by Bryan Thomas Schmidt, @BryanThomasS
One of the better lessons I learned about storytelling came from my time in film school at California State University, Fullerton, during lessons on story structure and plotting. In talking about how to create suspense, the instructor introduced the concept of two kinds of suspense stories: surprise stories and suspense stories. Although both have similar elements, the type of story very much determines the arrangement of elements and ultimate effect.
In a suspense story, we have our protagonist walking on a sidewalk. Then someone else walking ahead drops a banana peel. The suspense is will our protagonist see the peel and sidestep or will he fail to see it and fall.
A surprise story has the protagonist walking on a sidewalk. He passes various people. Then he slips and falls on his butt. Then we discover a banana peel on which he has slipped.
These are not types of stories, mind you, but rather ways of creating tension and pacing to keep your audience interested. Both can be employed in either dramatic or comedic tales but the ultimate effect of one is quite different from the other.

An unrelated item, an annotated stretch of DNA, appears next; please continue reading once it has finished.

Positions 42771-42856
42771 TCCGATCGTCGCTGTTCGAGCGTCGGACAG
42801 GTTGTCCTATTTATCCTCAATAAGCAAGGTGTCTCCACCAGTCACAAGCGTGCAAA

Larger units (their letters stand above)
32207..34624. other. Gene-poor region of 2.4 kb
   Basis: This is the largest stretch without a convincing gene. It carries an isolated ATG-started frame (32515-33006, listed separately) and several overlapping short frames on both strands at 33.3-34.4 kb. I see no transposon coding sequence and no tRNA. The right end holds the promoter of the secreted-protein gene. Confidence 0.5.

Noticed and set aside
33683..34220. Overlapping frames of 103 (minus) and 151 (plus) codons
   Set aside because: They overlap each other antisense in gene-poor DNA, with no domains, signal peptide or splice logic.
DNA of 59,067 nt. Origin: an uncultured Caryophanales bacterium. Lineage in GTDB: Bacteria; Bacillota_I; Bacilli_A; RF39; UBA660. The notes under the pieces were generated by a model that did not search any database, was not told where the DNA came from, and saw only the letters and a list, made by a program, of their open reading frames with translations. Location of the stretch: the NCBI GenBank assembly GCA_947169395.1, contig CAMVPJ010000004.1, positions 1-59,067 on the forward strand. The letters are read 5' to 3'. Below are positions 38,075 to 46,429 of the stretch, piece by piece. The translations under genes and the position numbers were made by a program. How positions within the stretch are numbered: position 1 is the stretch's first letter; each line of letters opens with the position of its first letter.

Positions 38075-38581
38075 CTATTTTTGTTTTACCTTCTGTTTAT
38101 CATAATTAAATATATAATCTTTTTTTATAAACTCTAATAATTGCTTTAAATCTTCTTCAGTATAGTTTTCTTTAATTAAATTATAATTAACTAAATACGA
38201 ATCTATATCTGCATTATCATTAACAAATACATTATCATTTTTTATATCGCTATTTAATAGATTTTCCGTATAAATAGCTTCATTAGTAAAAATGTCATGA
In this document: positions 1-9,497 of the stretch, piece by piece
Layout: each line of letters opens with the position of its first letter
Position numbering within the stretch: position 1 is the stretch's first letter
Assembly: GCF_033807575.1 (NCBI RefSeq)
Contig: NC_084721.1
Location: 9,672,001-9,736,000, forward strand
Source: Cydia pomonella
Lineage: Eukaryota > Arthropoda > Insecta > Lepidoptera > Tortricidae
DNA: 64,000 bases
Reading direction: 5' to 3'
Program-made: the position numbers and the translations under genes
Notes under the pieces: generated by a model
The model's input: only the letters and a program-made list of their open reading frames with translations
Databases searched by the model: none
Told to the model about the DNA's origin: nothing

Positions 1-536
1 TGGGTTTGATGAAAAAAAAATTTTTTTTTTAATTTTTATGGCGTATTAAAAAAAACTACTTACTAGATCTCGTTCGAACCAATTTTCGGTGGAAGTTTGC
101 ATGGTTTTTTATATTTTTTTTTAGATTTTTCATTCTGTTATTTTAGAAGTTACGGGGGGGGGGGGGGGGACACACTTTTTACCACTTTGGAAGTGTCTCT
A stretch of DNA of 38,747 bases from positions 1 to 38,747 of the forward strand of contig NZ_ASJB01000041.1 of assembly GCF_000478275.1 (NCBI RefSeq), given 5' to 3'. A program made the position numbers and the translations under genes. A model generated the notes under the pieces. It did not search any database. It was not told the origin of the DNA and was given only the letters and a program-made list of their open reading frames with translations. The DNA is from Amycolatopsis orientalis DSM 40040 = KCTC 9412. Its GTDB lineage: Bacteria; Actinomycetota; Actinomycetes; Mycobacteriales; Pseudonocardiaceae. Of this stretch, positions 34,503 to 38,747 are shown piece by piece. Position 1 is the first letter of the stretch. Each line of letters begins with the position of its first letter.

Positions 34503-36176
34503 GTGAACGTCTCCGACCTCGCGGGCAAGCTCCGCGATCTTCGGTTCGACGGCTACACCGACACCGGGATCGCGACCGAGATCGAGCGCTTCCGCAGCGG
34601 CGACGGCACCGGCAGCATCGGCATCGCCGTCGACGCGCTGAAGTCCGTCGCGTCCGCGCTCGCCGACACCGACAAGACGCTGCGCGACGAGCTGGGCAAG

My first Davi Rhii book, The Worker Prince, was very much a suspense story. It was about the coming of age of a Prince who discovers a secret about his past and begins digging into it to uncover who he is. In the process, he uncovers things about his family and government which he had failed to grasp as a youth and begins to doubt and question the morality of decisions and actions which have been taken. Of course, this brings conflict with his family and friends, particularly his Uncle Xalivar, who rules the Borali Alliance as High Lord Councilor. As Davi gets further involved with his birth family and people, the enslaved Vertullians, his life is put in jeopardy and he finds himself being pursued by people who wish to stop his questioning and charge him with crimes. In the end, he’s outcast and joins the Vertullians in a fight for freedom.